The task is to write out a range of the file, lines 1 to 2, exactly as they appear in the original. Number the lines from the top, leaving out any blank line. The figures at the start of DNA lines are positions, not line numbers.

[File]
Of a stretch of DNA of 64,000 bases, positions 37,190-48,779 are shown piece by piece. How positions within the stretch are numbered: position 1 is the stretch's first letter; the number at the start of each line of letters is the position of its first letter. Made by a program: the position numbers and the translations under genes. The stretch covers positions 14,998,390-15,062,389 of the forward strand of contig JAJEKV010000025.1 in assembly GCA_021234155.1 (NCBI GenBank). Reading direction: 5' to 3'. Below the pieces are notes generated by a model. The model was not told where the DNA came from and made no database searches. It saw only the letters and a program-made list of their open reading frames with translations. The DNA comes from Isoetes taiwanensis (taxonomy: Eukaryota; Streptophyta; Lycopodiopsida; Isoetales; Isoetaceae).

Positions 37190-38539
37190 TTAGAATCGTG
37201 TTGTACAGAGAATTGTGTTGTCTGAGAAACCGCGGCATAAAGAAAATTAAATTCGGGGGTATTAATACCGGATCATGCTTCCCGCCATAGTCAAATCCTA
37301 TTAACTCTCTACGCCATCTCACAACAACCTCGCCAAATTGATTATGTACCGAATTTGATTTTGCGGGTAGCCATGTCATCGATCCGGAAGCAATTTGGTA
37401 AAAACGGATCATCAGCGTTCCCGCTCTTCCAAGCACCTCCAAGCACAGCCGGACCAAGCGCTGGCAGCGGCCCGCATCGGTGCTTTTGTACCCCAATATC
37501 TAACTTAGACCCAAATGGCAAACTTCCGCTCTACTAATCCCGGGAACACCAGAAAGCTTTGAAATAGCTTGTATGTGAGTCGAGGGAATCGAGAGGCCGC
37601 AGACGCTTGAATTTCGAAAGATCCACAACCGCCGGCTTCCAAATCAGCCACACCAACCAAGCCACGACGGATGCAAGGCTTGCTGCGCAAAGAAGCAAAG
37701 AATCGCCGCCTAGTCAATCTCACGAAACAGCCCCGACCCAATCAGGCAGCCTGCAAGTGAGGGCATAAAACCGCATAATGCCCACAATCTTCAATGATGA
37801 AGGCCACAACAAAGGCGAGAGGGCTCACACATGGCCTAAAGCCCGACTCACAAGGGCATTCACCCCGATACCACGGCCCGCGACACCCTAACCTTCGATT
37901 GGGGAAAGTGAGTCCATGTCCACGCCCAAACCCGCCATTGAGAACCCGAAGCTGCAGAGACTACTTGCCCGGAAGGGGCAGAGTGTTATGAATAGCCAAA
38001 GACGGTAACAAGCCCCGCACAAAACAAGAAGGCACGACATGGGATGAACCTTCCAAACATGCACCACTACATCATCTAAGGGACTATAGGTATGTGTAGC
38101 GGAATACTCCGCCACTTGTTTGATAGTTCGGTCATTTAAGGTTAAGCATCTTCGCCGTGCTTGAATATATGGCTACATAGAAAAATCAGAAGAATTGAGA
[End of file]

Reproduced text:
Of a stretch of DNA of 64,000 bases, positions 37,190-48,779 are shown piece by piece. How positions within the stretch are numbered: position 1 is the stretch's first letter; the number at the start of each line of letters is the position of its first letter. Made by a program: the position numbers and the translations under genes. The stretch covers positions 14,998,390-15,062,389 of the forward strand of contig JAJEKV010000025.1 in assembly GCA_021234155.1 (NCBI GenBank). Reading direction: 5' to 3'. Below the pieces are notes generated by a model. The model was not told where the DNA came from and made no database searches. It saw only the letters and a program-made list of their open reading frames with translations. The DNA comes from Isoetes taiwanensis (taxonomy: Eukaryota; Streptophyta; Lycopodiopsida; Isoetales; Isoetaceae).

Positions 37190-38539